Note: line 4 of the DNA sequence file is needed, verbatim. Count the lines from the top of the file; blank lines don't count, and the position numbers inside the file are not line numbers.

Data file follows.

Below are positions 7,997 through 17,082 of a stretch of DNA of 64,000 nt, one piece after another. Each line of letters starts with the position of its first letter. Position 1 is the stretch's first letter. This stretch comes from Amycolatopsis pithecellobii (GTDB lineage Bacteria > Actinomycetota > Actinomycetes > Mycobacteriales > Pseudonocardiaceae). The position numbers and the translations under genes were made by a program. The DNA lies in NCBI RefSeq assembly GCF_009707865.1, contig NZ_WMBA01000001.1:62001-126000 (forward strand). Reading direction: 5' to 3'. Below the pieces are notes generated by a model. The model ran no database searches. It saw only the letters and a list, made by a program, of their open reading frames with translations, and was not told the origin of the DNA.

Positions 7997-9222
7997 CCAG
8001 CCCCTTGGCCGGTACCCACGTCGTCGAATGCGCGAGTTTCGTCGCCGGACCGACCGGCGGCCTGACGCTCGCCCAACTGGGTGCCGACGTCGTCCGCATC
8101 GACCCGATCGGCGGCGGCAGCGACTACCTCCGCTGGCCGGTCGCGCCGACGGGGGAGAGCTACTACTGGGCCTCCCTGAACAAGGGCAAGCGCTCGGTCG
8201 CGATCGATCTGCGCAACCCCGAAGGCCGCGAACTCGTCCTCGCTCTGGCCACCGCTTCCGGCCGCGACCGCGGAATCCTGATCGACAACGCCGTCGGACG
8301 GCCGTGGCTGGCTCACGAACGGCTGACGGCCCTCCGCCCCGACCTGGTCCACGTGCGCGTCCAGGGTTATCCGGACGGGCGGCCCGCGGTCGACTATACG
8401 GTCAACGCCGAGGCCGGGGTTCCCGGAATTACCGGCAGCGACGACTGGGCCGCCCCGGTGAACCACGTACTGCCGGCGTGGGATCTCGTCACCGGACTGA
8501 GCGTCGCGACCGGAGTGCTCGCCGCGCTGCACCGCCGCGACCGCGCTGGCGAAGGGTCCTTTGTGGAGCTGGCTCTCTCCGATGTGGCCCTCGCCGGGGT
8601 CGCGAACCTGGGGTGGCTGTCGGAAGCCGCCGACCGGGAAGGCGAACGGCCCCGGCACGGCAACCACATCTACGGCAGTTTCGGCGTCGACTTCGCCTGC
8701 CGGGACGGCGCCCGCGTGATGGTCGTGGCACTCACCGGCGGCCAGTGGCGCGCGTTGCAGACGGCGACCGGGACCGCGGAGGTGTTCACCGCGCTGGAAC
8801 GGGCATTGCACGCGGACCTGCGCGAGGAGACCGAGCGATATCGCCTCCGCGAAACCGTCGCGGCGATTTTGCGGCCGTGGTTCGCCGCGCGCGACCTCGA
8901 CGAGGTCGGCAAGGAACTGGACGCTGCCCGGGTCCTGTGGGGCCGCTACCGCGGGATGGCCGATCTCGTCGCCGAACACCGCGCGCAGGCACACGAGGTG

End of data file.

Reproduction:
8001 CCCCTTGGCCGGTACCCACGTCGTCGAATGCGCGAGTTTCGTCGCCGGACCGACCGGCGGCCTGACGCTCGCCCAACTGGGTGCCGACGTCGTCCGCATC